Student senators met for the first time in the spring 2020 semester Wednesday, Jan. 15 in a fairly brief meeting to double the voting period in future Student Government elections from 24 to 48 hours, appoint six senators to empty seats and voice support for reform in the student organization registration process.
- Cassondra Newman, a first-year Ph.D. student in crop science, was appointed to the Graduate and Lifelong Education delegation.
- Skyler Futrell, a first-year studying political science, was appointed to the College of Humanities and Social Sciences delegation.
- Grant Goodman, a first-year studying horticulture, was appointed to the College of Agriculture and Life Sciences delegation.
- Ethan Renfro, a first-year studying agricultural education, was appointed to the College of Agriculture and Life Sciences delegation.
- Nathan Ellis, a second-year studying environmental engineering, was appointed to the College of Engineering delegation.
- Rishabh Gupta, a first-year Ph.D. student in electrical engineering, was appointed to the Graduate and Lifelong Education delegation.
R 62 - Student Organization Registration Act — Unanimously Passed
The past two academic years have been a challenge for student organizations with regard to the registration process, according to Graduate and Lifelong Sen. James Withrow, a Ph.D. student in biology and entomology and president of the Graduate Student Association (GSA).
This legislation seeks to encourage Student Involvement, which oversees student organization registration, to make changes and streamline the process, something that is already in progress.
SR 95 - Elections Timeline Act — Narrowly Passed After Debate
This legislation simply seeks to extend the time students have to vote in Student Government elections. Voting is done in the week before spring break, starting Monday at 8 p.m. and ending Tuesday at 8 p.m. With this resolution, the period would begin Monday at 12:01 a.m. and end Tuesday at 11:59 p.m., doubling the time students have to vote.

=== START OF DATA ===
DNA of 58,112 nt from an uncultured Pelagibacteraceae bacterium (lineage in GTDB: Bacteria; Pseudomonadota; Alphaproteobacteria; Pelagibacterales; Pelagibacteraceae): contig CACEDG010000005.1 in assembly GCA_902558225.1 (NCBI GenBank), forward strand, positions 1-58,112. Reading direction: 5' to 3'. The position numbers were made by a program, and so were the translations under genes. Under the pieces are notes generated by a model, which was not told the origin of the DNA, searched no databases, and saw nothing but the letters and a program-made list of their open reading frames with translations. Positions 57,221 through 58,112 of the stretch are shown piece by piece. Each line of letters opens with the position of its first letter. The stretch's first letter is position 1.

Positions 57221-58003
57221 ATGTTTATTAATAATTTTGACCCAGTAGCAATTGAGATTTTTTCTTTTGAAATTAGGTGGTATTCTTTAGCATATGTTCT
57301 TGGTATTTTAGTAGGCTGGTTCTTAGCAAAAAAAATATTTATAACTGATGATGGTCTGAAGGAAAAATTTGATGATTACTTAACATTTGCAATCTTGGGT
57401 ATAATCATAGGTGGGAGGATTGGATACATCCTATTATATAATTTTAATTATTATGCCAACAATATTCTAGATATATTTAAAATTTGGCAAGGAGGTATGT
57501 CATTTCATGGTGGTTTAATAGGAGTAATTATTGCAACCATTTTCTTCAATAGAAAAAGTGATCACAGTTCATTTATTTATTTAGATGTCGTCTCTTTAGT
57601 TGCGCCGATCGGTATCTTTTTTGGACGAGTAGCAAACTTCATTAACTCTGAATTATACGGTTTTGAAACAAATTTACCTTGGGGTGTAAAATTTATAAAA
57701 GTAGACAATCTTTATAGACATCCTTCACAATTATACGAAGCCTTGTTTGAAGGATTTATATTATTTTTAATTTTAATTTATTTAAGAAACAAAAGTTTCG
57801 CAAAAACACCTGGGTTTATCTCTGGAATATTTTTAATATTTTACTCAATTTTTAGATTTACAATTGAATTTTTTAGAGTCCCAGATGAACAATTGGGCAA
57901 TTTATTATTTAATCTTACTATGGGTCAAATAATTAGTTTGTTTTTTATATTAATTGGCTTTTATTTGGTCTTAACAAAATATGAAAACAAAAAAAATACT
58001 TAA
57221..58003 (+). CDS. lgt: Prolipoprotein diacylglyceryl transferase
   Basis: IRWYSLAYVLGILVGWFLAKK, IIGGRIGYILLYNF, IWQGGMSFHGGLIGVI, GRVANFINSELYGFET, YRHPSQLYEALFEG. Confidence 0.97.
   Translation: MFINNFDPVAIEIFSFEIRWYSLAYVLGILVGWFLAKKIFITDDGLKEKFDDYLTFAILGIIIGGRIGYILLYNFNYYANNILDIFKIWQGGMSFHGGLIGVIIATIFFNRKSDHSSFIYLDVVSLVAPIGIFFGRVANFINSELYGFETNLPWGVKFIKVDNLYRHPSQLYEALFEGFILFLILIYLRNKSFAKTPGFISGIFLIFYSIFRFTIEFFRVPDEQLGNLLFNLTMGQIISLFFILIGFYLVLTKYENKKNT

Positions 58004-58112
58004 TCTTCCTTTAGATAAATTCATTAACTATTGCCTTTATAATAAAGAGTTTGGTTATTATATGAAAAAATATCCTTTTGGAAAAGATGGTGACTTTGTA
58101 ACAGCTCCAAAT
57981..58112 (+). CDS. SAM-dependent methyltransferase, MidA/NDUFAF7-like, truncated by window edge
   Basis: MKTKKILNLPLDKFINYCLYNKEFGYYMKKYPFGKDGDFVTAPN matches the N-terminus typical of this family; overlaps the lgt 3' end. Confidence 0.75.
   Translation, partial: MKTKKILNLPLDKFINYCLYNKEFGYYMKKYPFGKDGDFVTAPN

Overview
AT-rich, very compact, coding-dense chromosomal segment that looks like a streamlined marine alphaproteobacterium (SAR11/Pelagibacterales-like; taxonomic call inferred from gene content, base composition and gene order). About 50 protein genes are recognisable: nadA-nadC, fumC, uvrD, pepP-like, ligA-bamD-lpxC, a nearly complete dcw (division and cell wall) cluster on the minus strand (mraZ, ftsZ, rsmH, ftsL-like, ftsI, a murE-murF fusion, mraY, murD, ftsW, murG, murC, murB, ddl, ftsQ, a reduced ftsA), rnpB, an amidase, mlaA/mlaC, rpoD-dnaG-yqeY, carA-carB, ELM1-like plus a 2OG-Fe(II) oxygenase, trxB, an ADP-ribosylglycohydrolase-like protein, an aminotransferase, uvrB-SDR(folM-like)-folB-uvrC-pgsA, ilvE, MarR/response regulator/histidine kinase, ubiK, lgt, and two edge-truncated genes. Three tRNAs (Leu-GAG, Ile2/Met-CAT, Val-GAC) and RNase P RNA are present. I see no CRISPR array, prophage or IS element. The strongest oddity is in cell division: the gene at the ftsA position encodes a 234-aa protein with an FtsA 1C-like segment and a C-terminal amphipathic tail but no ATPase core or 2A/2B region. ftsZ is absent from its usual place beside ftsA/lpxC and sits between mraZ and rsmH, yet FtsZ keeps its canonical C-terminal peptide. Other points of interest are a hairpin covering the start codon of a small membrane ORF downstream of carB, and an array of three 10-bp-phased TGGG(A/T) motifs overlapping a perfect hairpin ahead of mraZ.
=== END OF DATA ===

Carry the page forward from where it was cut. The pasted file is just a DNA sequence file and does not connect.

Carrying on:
The initial rationale for the resolution was that increasing the voting period may lead to increased turnout. Several senators opposed this out of fear it would lead to candidates stretching themselves thin on election days. However, Poole College of Management Sen. Thomas Walsh, a second-year studying business administration, said just the opposite, arguing this would make elections more accessible to those with busy class schedules, as they would be allotted more time to campaign.
The change would take effect in the fall 2020 semester and would not affect the upcoming spring elections.
The resolution passed on a slim margin, with 20 votes in support, 17 against and two abstentions.
R 96 - The Paperless Submissions Act — Unanimously Passed
This resolution encourages the university to explore policy options in the future, which would both create free printing resources for students and increase the use of digital materials in courses.
R 97 - Gender Inclusive Housing Act — Unanimously Passed
This resolution calls on the university to provide gender-inclusive housing for transgender and gender nonconforming students. This mirrors recent legislation put forth in the UNC System’s Association of Student Governments, which is pushing for similar policy change.
SB 104 - Hui Delegation Switch Act — Unanimously Passed
Academic and Student Affairs Sen. Christian Hui, a second-year in business administration and computer science, was elected in spring 2019 under the delegation of the Division of Academic and Student Affairs, but is seeking to change his delegation to the Poole College of Management, which his degree program of business administration falls under.
FB 111 - Cybathlon Funding Act — Narrowly Failed After Debate
This bill aims to contribute $750 to a student organization through the finance committee in order to pay for competition expenses. The competition, Cybathlon, is an event in which people with physical disabilities compete with the aid of technology.
Several senators took issue with the budget of the student organization, noting that with contributions from the Student Government finance committee would put them well over their operating expenses. Additionally, the budget did not account for spring appropriations funds, which the club planned on requesting, or funding through College of Engineering programs.
The bill failed by a margin of one vote, with 19 votes in support, 20 against, and eight abstentions.